"In construing a statute it must be remembered that no law is to be construed in such a manner as to result in a palpable absurdity. (People [15 Cal. App. 3d 478] v. Craycroft, 111 Cal. 544 [44 P. 463].)" (People v. Black (1941) 45 Cal. App. 2d 87, 94 [113 P.2d 746].) "It is fundamental that the objective sought to be achieved by a statute as well as the evil to be prevented is of prime consideration in its interpretation, and where a word of common usage has more than one meaning, the one which will best attain the purposes of the statute should be adopted, even though the ordinary meaning of the word is thereby enlarged or restricted and especially in order to avoid absurdity or to prevent injustice." (People v. Asamoto (1955) 131 Cal. App. 2d 22, 29 [279 P.2d 1010]; see also People ex rel. S. F. Bay etc. Com. v. Town of Emeryville (1968) 69 Cal. 2d 533, 543-544 [72 Cal. Rptr. 790, 446 P.2d 790].)
 Statutes are to be given a reasonable and common sense construction which will render them valid and operative rather than defeat them. (People v. Davis (1968) 68 Cal. 2d 481 [67 Cal. Rptr. 547, 439 P.2d 651].) "Statutes must be given a reasonable and common sense construction in accordance with the apparent purpose and intention of the lawmakers -- one that is practical rather than technical, and that will lead to wise policy rather than to mischief or absurdity." (45 Cal.Jur.2d, Statutes, § 116, pp. 625-626; Buchwald v. Superior Court (1967) 254 Cal. App. 2d 347, 354-355 [62 Cal. Rptr. 364].) "Words used in a statute 'must be construed in context, keeping in mind the nature and obvious purpose of the statute. ...' (Johnstone v. Richardson (1951) 103 Cal. App. 2d 41, 46 [229 P.2d 9].)" (People v. Superior Court (1969) 70 Cal. 2d 123, 133 [74 Cal. Rptr. 294, 449 P.2d 230].) "Taking into consideration the policies and purposes of the act, the applicable rule of statutory construction is that the purpose sought to be achieved and evils to be eliminated have an important place in ascertaining the legislative intent. [Citation.] Statutes should be interpreted to promote rather than defeat the legislative purpose and policy. [Citation.] '[I]n the interpretation of statutes, when two constructions appear possible, this court follows the rule of favoring that which leads to the more reasonable result.' (Metropolitan Water Dist. v. Adams, 32 Cal. 2d 620, 630 [197 P.2d 543].) And, 'That construction of a statute should be avoided which affords an opportunity to evade the act, and that construction is favored which would defeat subterfuges, expediencies, or evasions employed to continue the mischief sought to be remedied by the statute, or to defeat compliance with its terms, or any attempt to accomplish by indirection what the statute forbids.' (50 Am.Jur., Statutes, § 361; see In re Reineger, 184 Cal. 97 [193 P. 81].)" (Freedland v. Greco (1955) 45 Cal. 2d 462, 467-468 [289 P.2d 463].)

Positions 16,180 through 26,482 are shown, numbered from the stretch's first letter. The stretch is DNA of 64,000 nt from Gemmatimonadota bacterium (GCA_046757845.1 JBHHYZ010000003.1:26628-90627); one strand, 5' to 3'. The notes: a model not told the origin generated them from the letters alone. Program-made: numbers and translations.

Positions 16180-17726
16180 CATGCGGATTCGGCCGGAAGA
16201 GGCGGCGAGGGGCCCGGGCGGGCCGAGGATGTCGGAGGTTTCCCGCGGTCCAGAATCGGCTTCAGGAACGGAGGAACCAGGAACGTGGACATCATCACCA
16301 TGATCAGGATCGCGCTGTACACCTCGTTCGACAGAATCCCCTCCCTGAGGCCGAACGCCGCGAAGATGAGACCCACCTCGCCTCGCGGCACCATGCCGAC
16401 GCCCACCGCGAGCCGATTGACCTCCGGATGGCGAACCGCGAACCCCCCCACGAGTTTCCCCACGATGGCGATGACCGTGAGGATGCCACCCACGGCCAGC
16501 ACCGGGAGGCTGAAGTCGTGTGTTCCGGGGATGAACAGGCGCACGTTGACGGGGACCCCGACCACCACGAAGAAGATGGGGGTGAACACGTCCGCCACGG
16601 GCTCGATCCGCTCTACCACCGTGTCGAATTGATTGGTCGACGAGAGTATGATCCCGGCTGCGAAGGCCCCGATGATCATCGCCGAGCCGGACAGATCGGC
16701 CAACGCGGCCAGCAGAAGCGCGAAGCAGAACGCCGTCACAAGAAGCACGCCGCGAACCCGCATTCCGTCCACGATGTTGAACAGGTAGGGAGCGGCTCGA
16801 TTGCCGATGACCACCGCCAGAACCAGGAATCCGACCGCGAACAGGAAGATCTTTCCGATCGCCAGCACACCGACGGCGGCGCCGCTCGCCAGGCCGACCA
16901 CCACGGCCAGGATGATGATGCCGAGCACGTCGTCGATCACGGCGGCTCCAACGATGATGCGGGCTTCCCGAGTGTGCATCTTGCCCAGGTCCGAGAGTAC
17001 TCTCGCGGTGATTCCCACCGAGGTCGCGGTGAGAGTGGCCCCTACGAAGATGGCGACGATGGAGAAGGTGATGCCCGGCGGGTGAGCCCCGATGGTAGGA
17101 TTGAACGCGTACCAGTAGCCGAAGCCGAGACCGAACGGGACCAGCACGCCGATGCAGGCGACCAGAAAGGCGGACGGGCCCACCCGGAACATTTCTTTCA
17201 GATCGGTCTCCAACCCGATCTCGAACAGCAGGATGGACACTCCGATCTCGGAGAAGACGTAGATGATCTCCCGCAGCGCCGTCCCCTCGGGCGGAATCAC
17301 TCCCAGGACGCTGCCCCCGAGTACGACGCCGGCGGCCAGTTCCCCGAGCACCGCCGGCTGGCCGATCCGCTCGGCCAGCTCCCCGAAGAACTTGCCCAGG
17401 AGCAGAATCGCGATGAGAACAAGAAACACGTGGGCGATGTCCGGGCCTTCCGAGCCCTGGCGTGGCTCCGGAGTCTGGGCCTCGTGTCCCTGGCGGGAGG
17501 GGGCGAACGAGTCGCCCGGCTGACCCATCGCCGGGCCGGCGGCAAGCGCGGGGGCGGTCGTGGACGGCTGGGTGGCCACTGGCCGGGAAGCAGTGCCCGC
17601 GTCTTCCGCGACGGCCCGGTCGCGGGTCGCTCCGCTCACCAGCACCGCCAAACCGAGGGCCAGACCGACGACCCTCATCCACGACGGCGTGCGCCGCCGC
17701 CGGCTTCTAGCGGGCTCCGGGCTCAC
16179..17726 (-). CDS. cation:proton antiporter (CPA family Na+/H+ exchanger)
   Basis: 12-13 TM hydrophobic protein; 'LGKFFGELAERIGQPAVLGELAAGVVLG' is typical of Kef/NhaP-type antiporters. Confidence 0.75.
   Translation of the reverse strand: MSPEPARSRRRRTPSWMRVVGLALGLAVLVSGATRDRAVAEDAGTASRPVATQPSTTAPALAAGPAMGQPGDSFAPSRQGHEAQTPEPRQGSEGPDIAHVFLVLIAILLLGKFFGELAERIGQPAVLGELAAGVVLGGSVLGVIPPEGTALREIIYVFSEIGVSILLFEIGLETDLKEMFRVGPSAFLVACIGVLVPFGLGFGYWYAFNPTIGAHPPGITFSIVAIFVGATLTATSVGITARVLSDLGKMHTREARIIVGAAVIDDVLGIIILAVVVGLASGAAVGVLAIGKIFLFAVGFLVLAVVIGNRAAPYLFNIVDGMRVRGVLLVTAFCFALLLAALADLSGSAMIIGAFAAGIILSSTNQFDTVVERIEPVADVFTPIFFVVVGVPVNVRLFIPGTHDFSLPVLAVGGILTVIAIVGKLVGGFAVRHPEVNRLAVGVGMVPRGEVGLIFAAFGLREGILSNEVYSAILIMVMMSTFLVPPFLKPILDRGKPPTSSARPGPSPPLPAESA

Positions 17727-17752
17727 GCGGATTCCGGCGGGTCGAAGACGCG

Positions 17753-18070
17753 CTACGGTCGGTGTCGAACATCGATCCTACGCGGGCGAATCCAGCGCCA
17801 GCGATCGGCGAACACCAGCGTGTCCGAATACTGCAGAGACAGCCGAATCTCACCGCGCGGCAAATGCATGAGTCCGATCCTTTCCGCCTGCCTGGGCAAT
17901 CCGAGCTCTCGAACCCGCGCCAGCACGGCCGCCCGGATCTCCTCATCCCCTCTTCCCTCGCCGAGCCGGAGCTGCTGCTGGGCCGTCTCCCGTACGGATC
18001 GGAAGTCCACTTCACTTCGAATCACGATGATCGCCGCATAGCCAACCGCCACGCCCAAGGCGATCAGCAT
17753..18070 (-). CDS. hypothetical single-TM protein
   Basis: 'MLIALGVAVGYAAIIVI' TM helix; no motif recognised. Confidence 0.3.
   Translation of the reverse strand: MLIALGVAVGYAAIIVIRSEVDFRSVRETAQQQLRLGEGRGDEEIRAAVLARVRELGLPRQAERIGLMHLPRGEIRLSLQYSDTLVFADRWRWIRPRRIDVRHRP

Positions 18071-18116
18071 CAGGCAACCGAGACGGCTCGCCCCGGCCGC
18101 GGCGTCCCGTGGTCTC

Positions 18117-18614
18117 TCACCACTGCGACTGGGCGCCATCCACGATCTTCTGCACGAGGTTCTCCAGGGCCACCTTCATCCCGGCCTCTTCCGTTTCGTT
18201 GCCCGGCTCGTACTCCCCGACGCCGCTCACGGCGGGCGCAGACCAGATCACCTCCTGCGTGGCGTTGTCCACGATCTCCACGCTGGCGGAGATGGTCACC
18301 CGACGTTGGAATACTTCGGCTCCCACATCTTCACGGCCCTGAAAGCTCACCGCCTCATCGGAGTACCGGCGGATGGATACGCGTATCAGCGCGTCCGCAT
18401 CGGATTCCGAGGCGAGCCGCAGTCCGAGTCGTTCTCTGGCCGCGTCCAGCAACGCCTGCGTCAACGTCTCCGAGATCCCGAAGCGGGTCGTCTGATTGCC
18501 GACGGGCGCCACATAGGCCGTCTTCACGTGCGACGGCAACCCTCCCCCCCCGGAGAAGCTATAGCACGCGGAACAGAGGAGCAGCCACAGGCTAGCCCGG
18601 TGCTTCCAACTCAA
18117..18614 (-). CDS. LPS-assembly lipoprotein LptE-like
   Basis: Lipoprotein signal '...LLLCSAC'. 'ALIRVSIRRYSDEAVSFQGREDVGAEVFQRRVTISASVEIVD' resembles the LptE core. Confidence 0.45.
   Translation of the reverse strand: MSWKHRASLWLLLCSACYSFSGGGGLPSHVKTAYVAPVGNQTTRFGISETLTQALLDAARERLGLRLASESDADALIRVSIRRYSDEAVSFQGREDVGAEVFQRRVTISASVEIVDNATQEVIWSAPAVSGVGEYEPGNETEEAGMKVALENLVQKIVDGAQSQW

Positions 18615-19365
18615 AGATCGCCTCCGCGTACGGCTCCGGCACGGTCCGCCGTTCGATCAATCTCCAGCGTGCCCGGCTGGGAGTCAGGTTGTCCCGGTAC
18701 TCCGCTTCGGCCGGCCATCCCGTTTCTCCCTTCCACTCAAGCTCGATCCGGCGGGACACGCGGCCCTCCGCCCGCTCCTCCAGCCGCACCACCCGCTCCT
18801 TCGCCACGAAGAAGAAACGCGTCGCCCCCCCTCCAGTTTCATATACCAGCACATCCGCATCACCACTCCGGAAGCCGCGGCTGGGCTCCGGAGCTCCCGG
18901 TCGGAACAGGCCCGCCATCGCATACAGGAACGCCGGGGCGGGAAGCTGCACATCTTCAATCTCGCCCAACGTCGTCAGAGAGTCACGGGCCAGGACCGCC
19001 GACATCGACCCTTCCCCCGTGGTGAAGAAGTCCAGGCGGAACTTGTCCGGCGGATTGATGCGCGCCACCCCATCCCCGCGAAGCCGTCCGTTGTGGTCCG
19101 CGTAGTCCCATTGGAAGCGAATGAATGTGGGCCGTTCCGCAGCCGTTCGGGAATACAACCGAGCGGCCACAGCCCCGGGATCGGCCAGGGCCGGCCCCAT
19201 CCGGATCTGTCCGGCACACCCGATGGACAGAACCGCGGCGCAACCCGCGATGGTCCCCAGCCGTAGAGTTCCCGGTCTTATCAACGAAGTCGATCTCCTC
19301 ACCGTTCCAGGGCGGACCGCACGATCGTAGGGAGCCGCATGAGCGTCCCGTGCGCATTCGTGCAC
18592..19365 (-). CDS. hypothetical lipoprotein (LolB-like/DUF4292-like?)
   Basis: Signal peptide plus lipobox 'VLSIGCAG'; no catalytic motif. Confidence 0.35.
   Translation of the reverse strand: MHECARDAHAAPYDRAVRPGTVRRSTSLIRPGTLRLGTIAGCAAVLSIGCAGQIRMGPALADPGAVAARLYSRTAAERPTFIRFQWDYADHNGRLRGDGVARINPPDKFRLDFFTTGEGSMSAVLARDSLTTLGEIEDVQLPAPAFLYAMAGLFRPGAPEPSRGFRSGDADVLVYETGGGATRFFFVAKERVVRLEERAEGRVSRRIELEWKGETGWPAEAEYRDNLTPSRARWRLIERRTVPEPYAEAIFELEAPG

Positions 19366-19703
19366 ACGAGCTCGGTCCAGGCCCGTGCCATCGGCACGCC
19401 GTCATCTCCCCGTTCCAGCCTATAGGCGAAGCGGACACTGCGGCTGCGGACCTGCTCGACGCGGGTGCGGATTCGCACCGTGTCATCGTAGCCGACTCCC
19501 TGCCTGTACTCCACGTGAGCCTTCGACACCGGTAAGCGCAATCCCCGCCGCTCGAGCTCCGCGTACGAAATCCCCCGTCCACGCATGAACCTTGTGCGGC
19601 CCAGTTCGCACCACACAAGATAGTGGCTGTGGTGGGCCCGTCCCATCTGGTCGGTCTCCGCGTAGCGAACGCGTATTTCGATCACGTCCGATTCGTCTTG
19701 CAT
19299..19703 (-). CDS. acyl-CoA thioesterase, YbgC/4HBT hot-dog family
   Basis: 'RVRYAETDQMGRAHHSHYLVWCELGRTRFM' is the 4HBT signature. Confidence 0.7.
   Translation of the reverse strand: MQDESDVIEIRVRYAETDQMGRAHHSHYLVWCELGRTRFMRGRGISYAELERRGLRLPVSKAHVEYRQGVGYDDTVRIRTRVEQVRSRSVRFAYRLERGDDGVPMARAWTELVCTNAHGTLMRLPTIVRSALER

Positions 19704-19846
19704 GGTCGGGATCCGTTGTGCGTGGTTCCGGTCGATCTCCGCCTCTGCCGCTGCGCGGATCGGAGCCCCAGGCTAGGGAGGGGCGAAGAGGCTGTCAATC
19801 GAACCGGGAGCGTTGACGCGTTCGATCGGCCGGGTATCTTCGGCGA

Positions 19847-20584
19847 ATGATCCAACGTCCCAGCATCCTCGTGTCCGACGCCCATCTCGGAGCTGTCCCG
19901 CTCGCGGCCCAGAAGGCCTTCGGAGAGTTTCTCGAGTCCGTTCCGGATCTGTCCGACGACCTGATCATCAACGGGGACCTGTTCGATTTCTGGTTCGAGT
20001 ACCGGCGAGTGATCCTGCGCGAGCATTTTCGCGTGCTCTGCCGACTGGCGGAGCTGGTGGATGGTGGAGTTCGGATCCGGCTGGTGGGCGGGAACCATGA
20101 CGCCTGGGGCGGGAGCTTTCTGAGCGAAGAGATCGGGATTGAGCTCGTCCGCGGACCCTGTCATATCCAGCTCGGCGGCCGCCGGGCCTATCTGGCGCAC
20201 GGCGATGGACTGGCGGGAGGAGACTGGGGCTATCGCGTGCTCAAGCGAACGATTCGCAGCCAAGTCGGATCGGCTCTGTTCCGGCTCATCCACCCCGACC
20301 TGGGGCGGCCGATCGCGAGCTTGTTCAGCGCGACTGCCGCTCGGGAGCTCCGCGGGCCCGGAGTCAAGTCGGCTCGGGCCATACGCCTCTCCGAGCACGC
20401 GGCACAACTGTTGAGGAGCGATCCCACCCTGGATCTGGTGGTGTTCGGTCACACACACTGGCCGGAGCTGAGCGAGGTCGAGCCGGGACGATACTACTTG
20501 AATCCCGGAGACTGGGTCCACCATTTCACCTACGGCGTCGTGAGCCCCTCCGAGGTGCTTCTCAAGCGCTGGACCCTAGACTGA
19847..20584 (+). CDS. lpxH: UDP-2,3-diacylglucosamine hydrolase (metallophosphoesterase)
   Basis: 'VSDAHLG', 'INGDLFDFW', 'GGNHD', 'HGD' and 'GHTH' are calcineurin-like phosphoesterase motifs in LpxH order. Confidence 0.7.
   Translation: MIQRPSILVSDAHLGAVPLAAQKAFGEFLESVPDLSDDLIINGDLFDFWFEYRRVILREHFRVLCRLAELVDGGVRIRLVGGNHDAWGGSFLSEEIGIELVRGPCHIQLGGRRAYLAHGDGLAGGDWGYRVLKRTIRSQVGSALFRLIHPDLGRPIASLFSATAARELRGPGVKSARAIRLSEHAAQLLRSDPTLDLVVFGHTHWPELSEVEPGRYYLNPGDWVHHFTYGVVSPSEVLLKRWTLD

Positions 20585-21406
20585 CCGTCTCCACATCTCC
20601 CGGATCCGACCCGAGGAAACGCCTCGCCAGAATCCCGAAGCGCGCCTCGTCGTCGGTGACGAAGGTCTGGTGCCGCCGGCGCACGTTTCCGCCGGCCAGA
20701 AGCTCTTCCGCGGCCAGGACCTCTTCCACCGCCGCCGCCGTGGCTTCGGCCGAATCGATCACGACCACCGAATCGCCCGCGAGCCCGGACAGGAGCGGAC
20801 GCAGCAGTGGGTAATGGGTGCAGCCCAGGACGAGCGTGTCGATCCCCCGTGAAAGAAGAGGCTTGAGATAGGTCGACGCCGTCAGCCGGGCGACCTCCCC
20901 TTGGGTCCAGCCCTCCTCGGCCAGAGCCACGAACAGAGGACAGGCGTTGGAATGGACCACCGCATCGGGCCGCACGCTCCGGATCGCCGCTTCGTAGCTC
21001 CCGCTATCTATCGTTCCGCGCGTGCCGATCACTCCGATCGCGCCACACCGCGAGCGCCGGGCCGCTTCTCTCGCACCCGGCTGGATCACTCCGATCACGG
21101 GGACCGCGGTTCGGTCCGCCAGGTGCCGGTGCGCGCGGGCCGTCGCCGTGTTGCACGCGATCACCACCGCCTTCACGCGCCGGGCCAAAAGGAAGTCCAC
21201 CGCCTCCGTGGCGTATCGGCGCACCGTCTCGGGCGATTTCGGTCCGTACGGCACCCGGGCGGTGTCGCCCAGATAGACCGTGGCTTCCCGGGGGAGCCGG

[2c] In the enactment of the various divisions, parts and chapters of the Business and Professions Code, the Legislature defined the word "person" specifically to include firms and corporations as well as, in many [15 Cal. App. 3d 479] instances, associations, partnerships, etc. The term "person" is not defined in division 7, part 3, chapter 1, the provisions of which encompass the violations for which civil penalties are prescribed by section 17536. However, when the subject matter herein involved was first enacted in 1941, the definition was not called for because the terms "person, firm, corporation, etc." were spelled out in the regulatory provisions. For example, under this chapter of the code "any person, firm or corporation, etc." may be enjoined (§ 17535) or be guilty of a misdemeanor (§ 17534).
Section 17536 of the Business and Professions Code was enacted in 1965, undoubtedly to implement the enforcement of the ban placed upon the use of false and misleading advertising, as proscribed by section 17500 and related sections "... because the injunction and misdemeanor provisions of the old law [sections 17534 and 17535] were not adequate to stop false advertising rackets. ... The guilty party keeps his gains and is merely ordered not to defraud people in the same way again. Criminal prosecutions are seldom undertaken because juries tend to be reluctant to apply criminal sanctions to white-collar crimes because it is difficult for outsiders to fix responsibility in the modern corporate structure." (Italics added.) (CEB, Review of Legislation, p. 21 (1965).)